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Association between transformational leadership and occupational burnout and the mediating effects of psychological empowerment in this relationship among CDC employees: a cross-sectional study

Authors Liu C, Liu S, Yang S, Wu H

Received 24 February 2019

Accepted for publication 17 May 2019

Published 24 June 2019 Volume 2019:12 Pages 437—446

DOI https://doi.org/10.2147/PRBM.S206636

Checked for plagiarism Yes

Review by Single-blind

Peer reviewer comments 2

Editor who approved publication: Professor Mei-chun Cheung


Chunli Liu,1 Siqi Liu,2 Shihan Yang,2 Hui Wu2

1College of Medical Information, China Medical University, Shenyang 110122, People’s Republic of China; 2Department of Social Medicine, School of Public Health, China Medical University, Shenyang 110122, People’s Republic of China

Purpose: Centers for Disease Control and Prevention (CDC) is playing a vital role in protecting public health and safety. However, few studies have researched on the occupational burnout of CDC employees in the world. Previous studies have reported that transformational leadership could improve the level of psychological empowerment and ameliorate burnout of the employees. In this study, we aimed to analyze the association between transformational leadership and burnout and to test the mediating role of psychological empowerment in this relationship among CDC employees in China.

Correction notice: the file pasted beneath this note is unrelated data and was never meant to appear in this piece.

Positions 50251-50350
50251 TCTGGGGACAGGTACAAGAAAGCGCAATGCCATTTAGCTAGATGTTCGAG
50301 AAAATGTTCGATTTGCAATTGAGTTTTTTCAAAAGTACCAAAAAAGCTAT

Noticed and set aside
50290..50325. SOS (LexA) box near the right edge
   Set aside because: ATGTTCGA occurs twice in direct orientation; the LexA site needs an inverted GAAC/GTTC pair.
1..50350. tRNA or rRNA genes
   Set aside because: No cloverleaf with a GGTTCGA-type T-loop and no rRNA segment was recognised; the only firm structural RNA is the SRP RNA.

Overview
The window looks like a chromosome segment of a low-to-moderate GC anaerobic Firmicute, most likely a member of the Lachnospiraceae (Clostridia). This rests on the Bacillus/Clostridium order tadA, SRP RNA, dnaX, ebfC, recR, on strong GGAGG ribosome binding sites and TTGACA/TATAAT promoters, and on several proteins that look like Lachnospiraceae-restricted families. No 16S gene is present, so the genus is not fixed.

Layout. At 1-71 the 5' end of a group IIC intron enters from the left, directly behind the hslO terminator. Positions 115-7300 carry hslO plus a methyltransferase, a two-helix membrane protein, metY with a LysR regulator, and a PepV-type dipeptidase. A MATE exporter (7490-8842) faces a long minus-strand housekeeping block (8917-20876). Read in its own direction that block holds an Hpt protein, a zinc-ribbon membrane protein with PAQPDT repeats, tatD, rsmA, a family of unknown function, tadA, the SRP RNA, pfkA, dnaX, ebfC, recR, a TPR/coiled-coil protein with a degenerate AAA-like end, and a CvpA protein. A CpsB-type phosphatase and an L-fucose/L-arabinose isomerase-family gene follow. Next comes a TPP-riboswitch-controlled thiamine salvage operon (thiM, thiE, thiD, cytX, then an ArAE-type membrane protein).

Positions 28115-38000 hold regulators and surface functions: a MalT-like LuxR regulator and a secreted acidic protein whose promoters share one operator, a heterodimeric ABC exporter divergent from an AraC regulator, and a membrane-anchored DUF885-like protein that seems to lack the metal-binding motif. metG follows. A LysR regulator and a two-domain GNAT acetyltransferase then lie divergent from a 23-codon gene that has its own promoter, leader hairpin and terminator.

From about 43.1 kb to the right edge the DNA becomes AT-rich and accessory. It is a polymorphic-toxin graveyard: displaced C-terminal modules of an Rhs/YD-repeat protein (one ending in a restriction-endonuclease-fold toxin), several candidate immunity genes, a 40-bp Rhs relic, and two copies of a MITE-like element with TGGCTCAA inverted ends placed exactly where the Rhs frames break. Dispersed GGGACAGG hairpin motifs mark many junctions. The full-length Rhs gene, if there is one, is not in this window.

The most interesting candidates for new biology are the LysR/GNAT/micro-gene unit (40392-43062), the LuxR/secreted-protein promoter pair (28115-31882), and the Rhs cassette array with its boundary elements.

Methods: Maslach Burnout Inventory-Human Service Survey, Transformational Leadership Questionnaire, and Psychological Empowerment Scale were used to measure burnout, transformational leadership, and psychological empowerment. A total of 385 CDC employees (effective response rate: 96.25%) were included in the study. We analyzed the association between transformational leadership and three subscales of burnout with hierarchical linear regression analyses. The mediating role of psychological empowerment was finally examined by asymptotic and resampling strategies.
Results: Transformational leadership was negatively associated with emotional exhaustion, depersonalization, and reduced personal accomplishment after controlling sociodemographic and working context characteristics. Transformational leadership and psychological empowerment, respectively, accounted for 9.3% and 12.3% of the variance in emotional exhaustion; 8.5% and 16.7% of the variance in depersonalization; and 6.7% and 10.0% of the variance in reduced personal accomplishment. We found that psychological empowerment played a partially mediating role on the relationship between transformational leadership and burnout. The proportion of psychological empowerment’s mediating effect was 41.56% for emotional exhaustion, 50.62% for depersonalization, and 44.32% for reduced personal accomplishment.
Conclusions: It was suggested that transformational leadership could decrease the risk of burnout by the pathway of promoting the employee’s psychological empowerment. Interventions focusing on transformational leadership and psychological empowerment should be of significance to cut burnout.

Keywords: burnout, transformational leadership, psychological empowerment, CDC

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